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Brian Fies

I loved Sturm's comic (hit close to home) but think I interpreted it differently, if I'm reading you right. I don't see Casey's sponsor, Alan, dealing any hard discouraging truths, except maybe for the "good cartoonist" slip. What I got is that Alan's an old guy who doesn't realize how the business has changed, and his old pep talks don't work in the face of hot young things earning six figures in ways he doesn't understand. In the face of that, all he can do is throw up his hands. He can't help Casey anymore--doesn't know how to begin convincing him not to give up--and in fact is ready to give up himself.

I recently had an exchange with a Facebook friend who wants to illustrate children's books, as far as I can tell has the artistic chops to do it, but isn't getting anywhere. She wondered if she should just give up. Others were giving her boilerplate encouragement; my take (after promising bluntness) was maybe she should give up, or at least try a different angle. "Winners never quit and quitters never win" will only get you so far, and a lot of people keep banging their heads against brick walls that will never move. Don't spend the next 20 years frustrated and miserable. Only she could decide if the effort is worth it. I'm sure you've heard me mention an old interview I read with Angela Lansbury in which she said "Settling is underrated," meaning she'd seen a lot of wannabe actors waste their lives striving for stardom when they'd have been happier and more productive going back to Cedar Rapids and doing community theater.

So I dunno.

To the extent I "made it" (and I don't really feel I have), it only happened after 25 years of not making it but continuing to try. Meanwhile, I had a couple of careers and built a happy family. The balance worked for me.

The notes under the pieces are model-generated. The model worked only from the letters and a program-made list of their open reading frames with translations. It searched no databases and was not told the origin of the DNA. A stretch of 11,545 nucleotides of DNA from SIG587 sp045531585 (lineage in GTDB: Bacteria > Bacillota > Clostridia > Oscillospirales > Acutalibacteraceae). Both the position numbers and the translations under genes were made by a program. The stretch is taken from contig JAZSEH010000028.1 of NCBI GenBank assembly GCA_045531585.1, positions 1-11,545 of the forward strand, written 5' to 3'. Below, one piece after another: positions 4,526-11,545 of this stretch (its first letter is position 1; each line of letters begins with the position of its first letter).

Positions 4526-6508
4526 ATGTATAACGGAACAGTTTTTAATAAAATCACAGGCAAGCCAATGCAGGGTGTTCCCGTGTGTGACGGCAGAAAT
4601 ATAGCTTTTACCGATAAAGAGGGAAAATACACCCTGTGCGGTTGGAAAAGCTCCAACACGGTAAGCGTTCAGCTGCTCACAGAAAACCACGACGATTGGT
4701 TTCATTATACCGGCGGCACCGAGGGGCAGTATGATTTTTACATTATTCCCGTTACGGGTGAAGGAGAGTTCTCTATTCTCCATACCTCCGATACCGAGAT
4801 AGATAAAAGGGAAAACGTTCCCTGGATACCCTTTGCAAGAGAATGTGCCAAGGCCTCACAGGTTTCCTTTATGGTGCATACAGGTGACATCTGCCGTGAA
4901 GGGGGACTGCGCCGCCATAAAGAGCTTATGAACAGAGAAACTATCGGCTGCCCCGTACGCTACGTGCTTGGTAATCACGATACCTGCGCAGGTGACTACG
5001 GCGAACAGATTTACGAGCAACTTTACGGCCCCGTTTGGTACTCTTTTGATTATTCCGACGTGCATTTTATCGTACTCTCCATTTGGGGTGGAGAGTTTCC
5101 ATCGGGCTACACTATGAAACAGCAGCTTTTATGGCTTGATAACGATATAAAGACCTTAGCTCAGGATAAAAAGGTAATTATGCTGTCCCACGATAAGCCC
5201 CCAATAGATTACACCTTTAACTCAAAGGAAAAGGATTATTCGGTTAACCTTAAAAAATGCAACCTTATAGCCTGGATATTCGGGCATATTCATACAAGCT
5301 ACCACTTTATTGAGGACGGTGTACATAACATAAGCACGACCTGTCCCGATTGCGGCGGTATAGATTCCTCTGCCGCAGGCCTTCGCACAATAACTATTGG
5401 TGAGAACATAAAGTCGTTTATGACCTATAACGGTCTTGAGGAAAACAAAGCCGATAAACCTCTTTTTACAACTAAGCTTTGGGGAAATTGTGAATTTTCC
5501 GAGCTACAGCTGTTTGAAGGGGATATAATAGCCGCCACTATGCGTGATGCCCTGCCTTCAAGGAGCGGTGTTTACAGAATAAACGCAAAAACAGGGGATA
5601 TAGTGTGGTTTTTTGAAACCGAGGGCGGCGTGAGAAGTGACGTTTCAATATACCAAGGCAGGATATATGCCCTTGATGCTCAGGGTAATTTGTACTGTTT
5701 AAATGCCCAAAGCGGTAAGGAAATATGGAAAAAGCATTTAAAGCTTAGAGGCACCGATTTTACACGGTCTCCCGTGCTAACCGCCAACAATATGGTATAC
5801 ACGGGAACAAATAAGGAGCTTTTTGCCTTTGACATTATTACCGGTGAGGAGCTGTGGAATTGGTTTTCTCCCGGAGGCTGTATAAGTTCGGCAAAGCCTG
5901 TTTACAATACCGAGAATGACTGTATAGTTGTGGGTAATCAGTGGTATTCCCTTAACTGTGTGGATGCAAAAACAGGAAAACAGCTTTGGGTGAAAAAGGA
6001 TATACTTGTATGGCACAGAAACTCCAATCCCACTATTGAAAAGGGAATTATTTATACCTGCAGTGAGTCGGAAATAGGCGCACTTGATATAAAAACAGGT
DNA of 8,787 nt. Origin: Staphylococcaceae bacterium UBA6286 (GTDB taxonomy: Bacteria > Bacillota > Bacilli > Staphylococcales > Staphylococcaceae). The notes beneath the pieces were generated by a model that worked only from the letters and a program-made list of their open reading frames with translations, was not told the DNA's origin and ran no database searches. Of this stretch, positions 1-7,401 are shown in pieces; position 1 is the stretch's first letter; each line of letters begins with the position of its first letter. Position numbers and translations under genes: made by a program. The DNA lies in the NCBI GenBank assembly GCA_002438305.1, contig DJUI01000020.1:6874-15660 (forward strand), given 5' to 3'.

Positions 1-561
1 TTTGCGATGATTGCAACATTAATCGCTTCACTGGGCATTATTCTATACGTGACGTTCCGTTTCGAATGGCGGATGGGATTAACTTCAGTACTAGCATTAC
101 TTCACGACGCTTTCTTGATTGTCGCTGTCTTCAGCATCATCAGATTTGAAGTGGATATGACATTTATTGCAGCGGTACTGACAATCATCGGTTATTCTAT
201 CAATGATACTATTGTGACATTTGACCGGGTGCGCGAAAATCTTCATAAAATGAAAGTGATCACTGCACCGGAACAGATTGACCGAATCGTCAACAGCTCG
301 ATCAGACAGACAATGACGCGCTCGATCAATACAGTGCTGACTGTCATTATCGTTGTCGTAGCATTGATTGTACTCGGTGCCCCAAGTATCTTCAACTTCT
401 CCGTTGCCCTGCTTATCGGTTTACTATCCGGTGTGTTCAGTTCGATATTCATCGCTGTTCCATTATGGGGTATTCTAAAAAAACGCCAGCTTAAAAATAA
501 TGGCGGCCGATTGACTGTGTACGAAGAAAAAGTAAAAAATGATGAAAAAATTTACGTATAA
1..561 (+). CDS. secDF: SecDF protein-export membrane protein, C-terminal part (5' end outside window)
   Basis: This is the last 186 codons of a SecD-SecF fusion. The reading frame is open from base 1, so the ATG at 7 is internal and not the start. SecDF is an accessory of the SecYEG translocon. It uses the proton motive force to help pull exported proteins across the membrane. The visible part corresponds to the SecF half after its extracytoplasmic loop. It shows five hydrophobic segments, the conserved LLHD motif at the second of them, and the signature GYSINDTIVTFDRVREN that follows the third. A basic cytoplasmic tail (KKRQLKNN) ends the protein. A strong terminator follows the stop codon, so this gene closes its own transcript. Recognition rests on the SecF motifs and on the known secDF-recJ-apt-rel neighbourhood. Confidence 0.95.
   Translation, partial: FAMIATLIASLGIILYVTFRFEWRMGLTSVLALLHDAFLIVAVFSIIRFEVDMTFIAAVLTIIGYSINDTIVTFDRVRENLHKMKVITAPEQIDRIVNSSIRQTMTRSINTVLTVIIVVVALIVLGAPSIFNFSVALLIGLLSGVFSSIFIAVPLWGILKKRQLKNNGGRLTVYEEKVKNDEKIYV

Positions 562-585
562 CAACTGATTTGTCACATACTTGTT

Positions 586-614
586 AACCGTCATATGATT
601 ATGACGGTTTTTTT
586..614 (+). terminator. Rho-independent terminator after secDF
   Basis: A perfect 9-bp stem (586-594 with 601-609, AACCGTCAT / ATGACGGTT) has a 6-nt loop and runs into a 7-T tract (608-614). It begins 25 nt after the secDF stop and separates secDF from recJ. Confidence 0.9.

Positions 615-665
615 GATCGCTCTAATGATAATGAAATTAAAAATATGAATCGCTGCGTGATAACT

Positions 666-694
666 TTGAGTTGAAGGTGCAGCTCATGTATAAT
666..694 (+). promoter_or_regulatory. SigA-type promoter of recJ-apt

And I don't understand this newfangled artistic economy either, and am envious of kiddies with (from my POV) little talent getting six-figure Kickstarter payouts, and wonder what's the point, too. So there you go.

Mike Peterson

It occurred to me later -- that is, while taking the dog to the park, by which point my rule is to let it stand -- that my own description of harsh counsel had overshadowed his character's encouragement. As I said, in order for the idea to work, there needs to be frankness and some patience with those who will get there but aren't there yet.

So what I'm seeing is that he's very encouraging, but then, at the end, his young protege goes off feeling okay and he is confronted with the suspicion that, if keeping at it were a good strategy, he wouldn't be sitting there at this stage of his career feeling like he'd missed the boat.

That's also why I pointed out that Sturm wisely leaves their actual talent open-ended. It's critical, if the cartoon is to leave a memorable hole in our souls, that we not know whether these are two genuinely talented guys simply bypassed by recognition, or whether they are bullshitting each other.

Which is essentially the question he's about to ask for help with at the end.

Brilliant stuff for just that reason. I will say that, in Maugham's book, the distribution of actual talent among the various characters is more clearly delineated, but their lack of discernment and the unfairness of the outcome is equally troubling.

Somewhat in contrast to Jake Barnes in "The Sun Also Rises," who runs into objectionable contemporaries in a bistro but, being a Hemingway doppelganger, is clearly, himself, among the genuinely talented.

Which is why the older I get, the more Jake and Brett and company begin to feel like characters in Seinfeld -- fascinating but unlikeable.

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